Recovering From Abuse – Why A Digital Vacation Can Aid Your Health

Written by Jennifer Malley

Forbes note that nearly 60% of 15 to 25-year-olds report having been the victim of online harassment and abuse, and on top of this, many other people each year are stalked, harassed and restrictively monitored through digital technology. However, abuse isn’t over the minute the abuse itself is over – the traumatic effects can linger for some time, and this can be exacerbated by the constant onslaught of news, ideas, opinions and contacts we are bombarded with every day through digital connections. Reclaiming your mental and physical health after abuse can be a slow and difficult process, so knowing what to expect and the best ways to tackle each stage of recovery (both emotionally and in terms of adapting your lifestyle) is really important. 

Look after you

Once you’ve moved away from an abusive situation, you may find that you experience a low period of anti-climax, grief, pain and loss as it starts to feel safe to feel again. According to Psychology Today, just like a bereavement, the damage to self-esteem and confidence – and perhaps a sense of having been betrayed by someone who was meant to care about you – can lead to a rush of feelings that will take time to process. Give yourself space to consider and understand all your thoughts and behaviors – the ones you’d like to build upon, and the ones that you want to let go of too. 

Often it can be tempting to make big changes and to reinvent yourself and your life, perhaps by looking for a new job, studying something different or joining new groups and activities. While it might be tempting to surround yourself with others (especially if you’re used to having someone else around), remember the importance of having time to yourself to think and reflect. Identifying new goals is really useful, but try to move slowly and steadily, pacing yourself and focusing on what you need and want rather than what others might expect or recommend. Staying away from the internet and social media will mean you can focus solely on yourself without external influence. Thinking about your goals and ambitions for the future and how you might achieve them can help you to break down the process into smaller steps, and pace yourself with a realistic timescale that offers other goals along the way.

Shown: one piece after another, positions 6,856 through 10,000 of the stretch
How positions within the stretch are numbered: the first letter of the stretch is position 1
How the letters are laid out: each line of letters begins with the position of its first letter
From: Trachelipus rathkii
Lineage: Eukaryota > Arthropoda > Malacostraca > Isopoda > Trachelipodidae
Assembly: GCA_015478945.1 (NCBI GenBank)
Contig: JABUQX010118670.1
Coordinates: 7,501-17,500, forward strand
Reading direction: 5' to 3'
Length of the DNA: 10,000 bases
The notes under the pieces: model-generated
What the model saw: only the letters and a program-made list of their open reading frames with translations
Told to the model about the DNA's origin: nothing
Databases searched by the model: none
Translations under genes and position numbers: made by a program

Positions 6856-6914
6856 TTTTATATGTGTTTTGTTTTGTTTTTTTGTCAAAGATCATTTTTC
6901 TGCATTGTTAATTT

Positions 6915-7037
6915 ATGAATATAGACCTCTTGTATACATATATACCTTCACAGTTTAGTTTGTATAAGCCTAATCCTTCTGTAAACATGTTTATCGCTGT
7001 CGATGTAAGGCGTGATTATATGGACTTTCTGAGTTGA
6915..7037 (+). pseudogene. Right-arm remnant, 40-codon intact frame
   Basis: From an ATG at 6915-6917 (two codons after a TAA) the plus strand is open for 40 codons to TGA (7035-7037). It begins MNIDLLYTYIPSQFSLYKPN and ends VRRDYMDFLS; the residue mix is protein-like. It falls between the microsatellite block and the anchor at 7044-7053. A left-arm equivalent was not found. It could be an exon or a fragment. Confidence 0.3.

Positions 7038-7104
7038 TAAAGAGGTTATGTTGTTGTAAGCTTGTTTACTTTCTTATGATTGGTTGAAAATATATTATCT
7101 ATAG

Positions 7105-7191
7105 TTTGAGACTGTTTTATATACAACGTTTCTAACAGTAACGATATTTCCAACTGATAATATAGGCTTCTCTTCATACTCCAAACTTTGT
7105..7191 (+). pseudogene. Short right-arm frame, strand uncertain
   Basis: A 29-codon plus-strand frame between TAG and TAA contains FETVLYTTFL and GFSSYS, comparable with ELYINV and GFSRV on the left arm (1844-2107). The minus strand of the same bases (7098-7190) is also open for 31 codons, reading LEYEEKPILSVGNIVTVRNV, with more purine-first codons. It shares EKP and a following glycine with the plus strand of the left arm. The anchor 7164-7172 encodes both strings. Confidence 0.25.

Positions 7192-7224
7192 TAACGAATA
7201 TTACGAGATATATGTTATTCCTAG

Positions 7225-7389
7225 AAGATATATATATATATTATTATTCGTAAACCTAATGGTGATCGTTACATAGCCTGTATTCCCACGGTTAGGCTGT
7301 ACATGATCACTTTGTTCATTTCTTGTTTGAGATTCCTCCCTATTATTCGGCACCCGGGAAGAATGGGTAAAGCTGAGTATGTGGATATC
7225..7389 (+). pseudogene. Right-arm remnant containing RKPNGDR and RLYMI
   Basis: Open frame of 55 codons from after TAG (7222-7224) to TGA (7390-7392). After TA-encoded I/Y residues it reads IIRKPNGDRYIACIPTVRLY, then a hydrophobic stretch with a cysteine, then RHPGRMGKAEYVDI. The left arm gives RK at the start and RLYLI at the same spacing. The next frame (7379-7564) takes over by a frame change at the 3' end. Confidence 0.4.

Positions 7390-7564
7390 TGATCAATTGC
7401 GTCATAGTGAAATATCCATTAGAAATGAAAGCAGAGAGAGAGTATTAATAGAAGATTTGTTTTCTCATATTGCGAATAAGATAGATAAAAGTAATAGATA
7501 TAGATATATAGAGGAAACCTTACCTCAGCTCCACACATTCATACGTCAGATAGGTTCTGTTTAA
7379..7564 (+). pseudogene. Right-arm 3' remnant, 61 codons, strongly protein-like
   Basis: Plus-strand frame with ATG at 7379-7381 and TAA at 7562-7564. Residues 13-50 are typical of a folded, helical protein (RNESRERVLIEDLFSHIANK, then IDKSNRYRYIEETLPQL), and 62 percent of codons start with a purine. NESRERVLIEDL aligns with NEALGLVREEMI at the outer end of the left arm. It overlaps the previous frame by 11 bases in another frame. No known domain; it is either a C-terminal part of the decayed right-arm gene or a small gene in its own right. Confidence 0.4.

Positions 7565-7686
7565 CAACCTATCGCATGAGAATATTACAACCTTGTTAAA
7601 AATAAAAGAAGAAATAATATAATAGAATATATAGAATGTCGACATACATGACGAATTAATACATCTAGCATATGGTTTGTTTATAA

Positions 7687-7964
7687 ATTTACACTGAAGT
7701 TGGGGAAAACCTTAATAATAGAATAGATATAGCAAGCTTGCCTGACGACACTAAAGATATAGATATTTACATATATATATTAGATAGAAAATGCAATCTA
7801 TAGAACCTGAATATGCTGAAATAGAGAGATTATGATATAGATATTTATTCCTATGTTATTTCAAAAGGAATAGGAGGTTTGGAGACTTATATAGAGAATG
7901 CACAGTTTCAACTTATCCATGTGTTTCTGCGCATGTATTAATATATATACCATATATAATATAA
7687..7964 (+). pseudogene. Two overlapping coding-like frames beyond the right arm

Get away from it all

Put aside your phone or computer, and step outside the confines of everyday life… the work, study, chores, school runs and meetings… to make sure you have space and time for yourself each day. Outdoor activities can be rewarding and energizing, and also help to boost both your physical and mental health – picking something you are good at and also enjoy is the key to beginning a new programme of exercise and exploration you’ll stick with until you see the benefits. Research demonstrates that even the shortest time spent in nature can assist you to put aside stress, clear your mind, and reduce your blood pressure, leaving you stronger and more able to deal with issues that arise the rest of the time. 

The road to recovery may feel long and overwhelming, but taking time out for yourself can help you to identify where you want to get to, and the most effective way to get there. Emotional and physical exploration, exercise, and keeping your phone switched off can all support a strategy which will ultimately allow you to learn to love yourself again.